The Financial Conduct Authority (FCA) has published plans for implementing a ‘regulatory sandbox’. The sandbox will allow businesses to test out new, innovative financial products, services or business models without incurring all the normal regulatory consequences of engaging in those activities.
The FCA was asked to investigate the feasibility and practicalities of developing a regulatory sandbox for financial services by Her Majesty’s Treasury, following recommendations by the Government Office for Science.
The publication will extend the FCA’s Project Innovate, and marks its first anniversary. Project Innovate was developed by the FCA to foster competition and growth in financial services by supporting both small and large businesses that are developing new products and services that could genuinely benefit consumers. In its first year, Project Innovate has helped over 175 innovative businesses, five of which have now been authorised to undertake regulated activities.
Christopher Woolard, director of strategy and competition at the FCA, said:
“To promote competition it is vital that we support firms – both regulated and unregulated, whether large incumbent or small start-ups – that want to bring new ideas that can benefit consumers to market. In just one year, Project Innovate has helped over 175 innovative businesses and undertaken a number of steps to address some of the challenges that firms face.
“To build on this work, today we’ve set out our plans to help firms test new ideas to better understand how they may work in practice.”
The FCA believes that a sandbox could deliver a number of benefits to innovators, including reducing the time it takes for innovative ideas to come to market. The benefits to firms should lead to better outcomes for consumers, such as an increased range of products and services. The sandbox also enables the FCA to work with innovators to ensure that appropriate consumer protection safeguards are built in to their new products and services before these reach a mass market.
Under the plans published today, firms that do not yet have FCA authorisation will be able to make use of the sandbox. The FCA has suggested that these firms will be able to use a tailored authorisation process that will allow only for the testing of products and services.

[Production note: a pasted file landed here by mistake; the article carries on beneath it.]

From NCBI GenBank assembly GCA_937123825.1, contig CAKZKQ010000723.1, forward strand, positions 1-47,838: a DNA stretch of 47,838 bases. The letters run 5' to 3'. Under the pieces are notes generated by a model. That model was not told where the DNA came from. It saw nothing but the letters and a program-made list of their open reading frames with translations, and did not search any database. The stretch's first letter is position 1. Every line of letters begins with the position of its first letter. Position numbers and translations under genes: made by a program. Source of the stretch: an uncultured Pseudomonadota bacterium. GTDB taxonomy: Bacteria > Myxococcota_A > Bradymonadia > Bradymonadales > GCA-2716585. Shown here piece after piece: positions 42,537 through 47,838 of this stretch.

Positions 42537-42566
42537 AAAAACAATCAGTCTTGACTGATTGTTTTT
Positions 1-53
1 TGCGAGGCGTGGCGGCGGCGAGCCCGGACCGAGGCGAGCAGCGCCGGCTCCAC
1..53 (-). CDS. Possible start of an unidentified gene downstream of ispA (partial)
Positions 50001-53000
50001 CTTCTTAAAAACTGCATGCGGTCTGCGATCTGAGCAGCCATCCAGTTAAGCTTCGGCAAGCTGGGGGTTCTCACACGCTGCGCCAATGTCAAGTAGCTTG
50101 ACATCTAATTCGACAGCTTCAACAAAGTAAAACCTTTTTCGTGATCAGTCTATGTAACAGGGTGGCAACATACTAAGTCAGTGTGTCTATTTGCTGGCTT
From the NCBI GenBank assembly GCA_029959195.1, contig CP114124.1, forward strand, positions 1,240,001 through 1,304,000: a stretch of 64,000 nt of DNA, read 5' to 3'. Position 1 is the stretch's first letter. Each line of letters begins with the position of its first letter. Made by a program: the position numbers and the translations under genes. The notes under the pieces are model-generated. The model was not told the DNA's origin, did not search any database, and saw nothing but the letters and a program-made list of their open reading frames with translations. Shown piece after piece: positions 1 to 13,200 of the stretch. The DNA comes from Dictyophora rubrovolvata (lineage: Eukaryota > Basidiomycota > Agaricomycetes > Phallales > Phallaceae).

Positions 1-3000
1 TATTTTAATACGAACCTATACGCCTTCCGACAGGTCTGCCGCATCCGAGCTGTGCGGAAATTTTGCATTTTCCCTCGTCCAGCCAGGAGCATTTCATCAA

For authorised firms, the FCA is proposing to use tools that give confidence that enforcement action will not be taken at a later date in relation to testing activities.
To guard against the risk of consumer detriment and risks to market integrity, the FCA will agree on the appropriate safeguards with firms on a case-by-case basis.
The FCA has suggested a number of additional solutions open to the industry acting collectively, such as establishing a virtual testing environment and setting up an authorised umbrella company that allows innovative businesses to act as its ‘appointed representatives’ for the duration of the trial. The FCA will now start engaging with stakeholders to explore these options further.
The FCA intends to open the sandbox unit to proposals from firms for testing in spring 2016. Over the course of the next few months we will engage with interested parties to finalise the design of how the unit will operate.
Those who have views on the options and ideas for the sandbox are invited to participate in a sandbox event in December 2015. Please see innovate.fca.org.uk for more detail.
Those who wish to provide input into the development of the sandbox unit can send it to [email protected].
Notes to editors
- Regulatory Sandbox
- Christopher Woolard, director of strategy and competition at the FCA, delivered a speech on how the FCA is supporting innovation in Hong Kong on 10 November.
- More information on Project Innovate
- On 1 April 2013 the FCA became responsible for the conduct supervision of all regulated financial firms and the prudential supervision of those not supervised by the Prudential Regulation Authority (PRA).
- The FCA has an overarching strategic objective of ensuring the relevant markets function well. To support this it has three operational objectives: to secure an appropriate degree of protection for consumers; to protect and enhance the integrity of the UK financial system; and to promote effective competition in the interests of consumers.
- Find out more information about the FCA.